It is also continuous. I have likened Facebook for example, to a convention that goes on twenty-four hours a day, seven days a week, on and on and on and on. Virtually all my friends on Facebook are writers, poets, painters, musicians, artists, journalists, editors, publishers, etc.
A lot of them are using fake names, so you never can be sure who you are talking to—a strong incentive to say nothing of interest at all.
You cannot be on continously, like a performer with a seven-minute slot on late night TV. Sooner or later you will have a bad day, and if someone is telling you as an author that you can’t afford to have an opinion, that you can’t afford to express your thoughts and ideas, then that world would quickly become very repressive. Maybe that’s what they want, eh?
Facebook and other social media sites are ‘warts and all’ experiences and that’s a bit different.
I’m not advocating flame wars or no-holds-barred ad hominen attacks on the people we disagree with.
(Ad hominem means ‘personal’ as far as I know. My latin, entirely self-taught, is not that good.)
We’ve all seen those attacks, and it is surprising how quickly supposed adults can get out of hand, emotions heated and the words flying back and forth.
Part of the problem is good old fashioned bigotry, or social prejudice, a kind of economic judgementalism.
We are going to run into those people from time to time, and like many an independent publisher, I’ve had a few one-star reviews from the self-appointd defenders of the purity of literature, who in my opinion would be the least qualified to make such judgements if only we knew who they were.
The anonymity provided by the internet(s) and modern social media encourages and enables certain types of behaviour. These folks would be bigots, and seen as such, and known as such in their own hometowns. They are also just as aware as you and I that modern social media will be, in the next few short years, accelerators and enablers of social changes that will be vast. These changes will be sweeping.
Just as an example, the disabled can now break the unspoken social code of isolation and silence, rather than be the sort of untouchables they once were, unseen, unheard, and definitely and deliberately left out of the social and political process.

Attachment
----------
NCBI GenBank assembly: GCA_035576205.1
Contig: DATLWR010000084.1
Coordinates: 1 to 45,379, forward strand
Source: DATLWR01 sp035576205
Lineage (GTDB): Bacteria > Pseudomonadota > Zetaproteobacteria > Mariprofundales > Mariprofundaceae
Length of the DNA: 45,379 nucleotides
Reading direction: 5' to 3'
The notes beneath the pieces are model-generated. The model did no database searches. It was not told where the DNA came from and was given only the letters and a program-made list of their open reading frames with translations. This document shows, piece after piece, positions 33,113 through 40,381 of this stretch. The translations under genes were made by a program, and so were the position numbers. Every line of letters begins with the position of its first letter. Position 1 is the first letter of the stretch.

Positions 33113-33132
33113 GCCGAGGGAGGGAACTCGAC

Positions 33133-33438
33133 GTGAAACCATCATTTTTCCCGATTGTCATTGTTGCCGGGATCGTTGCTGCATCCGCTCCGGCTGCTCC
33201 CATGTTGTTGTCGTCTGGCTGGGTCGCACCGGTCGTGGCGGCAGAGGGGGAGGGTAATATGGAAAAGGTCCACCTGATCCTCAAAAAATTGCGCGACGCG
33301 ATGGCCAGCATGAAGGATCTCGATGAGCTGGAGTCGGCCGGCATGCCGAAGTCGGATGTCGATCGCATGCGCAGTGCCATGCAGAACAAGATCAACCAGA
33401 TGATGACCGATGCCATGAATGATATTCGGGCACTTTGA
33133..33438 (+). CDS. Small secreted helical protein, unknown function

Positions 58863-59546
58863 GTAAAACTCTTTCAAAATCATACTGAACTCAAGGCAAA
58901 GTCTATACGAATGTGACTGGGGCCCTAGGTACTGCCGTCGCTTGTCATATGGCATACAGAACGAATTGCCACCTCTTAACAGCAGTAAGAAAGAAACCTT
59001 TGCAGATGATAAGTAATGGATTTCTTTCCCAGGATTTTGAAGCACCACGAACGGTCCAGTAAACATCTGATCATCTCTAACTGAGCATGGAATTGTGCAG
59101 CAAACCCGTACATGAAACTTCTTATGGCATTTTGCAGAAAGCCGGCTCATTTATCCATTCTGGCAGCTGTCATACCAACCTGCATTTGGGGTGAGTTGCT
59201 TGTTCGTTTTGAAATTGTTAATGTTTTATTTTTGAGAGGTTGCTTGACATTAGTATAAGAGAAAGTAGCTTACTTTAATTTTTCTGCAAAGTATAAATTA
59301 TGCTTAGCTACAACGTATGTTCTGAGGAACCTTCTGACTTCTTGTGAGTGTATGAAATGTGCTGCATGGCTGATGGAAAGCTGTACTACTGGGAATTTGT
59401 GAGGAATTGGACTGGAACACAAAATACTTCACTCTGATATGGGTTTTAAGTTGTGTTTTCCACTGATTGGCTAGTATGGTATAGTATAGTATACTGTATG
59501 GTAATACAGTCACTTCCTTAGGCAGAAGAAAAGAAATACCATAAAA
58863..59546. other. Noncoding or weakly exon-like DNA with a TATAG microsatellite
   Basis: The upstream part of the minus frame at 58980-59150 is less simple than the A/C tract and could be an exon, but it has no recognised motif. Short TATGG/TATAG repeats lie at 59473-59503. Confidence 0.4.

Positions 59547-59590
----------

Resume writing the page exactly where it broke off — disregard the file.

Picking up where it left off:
The world is going to change, ladies and gentlemen. The world is going to change whether it likes it or not—and that’s a big threat to the truly conservative mindset.
The Prime Minister, the Premier of this province, go on Facebook, no doubt under a pseudonym, just as ancient kings once put on a tattered cloak, grabbed a gnarly stick and pretended to be beggars, sitting there listening to the people talk in the taverns and getting a handle on political thoughts of the day.
Their ears must have burned a time or two, eh? And yet the more enlightened ones saw the value in it, and the real bastards would go back to the palace and call for the captain of the guards, and next thing you know some idiot who cracked the wrong joke at the wrong time would be groaning in the rack as hot coals were applied to the genitals, and the questioner sought answers as to who their accomplices might be.
I think feedback is useful. Without a little feedback, changes are made arbitrarily, and with little or no regard for justice or even social utility.
And now you know how I feel about the bourgeoisie; maybe even a little bit more about what that word actually means.
Just for the record, I am an honest man, a hard worker, and a capitalist, and for what it’s worth, a damned good one.
Al Boliska is all but forgotten now.
“An important part of CHUM's success was the station's unpredictable morning man Al Boliska, who joined CHUM in October 1957, after working at station CKLC in Kingston, Ontario. By 1959, Boliska had made a name for himself as a disc jockey who got listeners talking. He also made them laugh, and became known for telling what he called the ‘World's Worst Jokes.’ Boliska also did a number of stunts, such as taking part in a professional wrestling match with Whipper Billy Watson. When he lost, that led to another stunt, where Boliska stayed away from his show for several days, saying he was now too discouraged by the loss to do his show. A hypnotist was called in, and Boliska's self-esteem was restored.”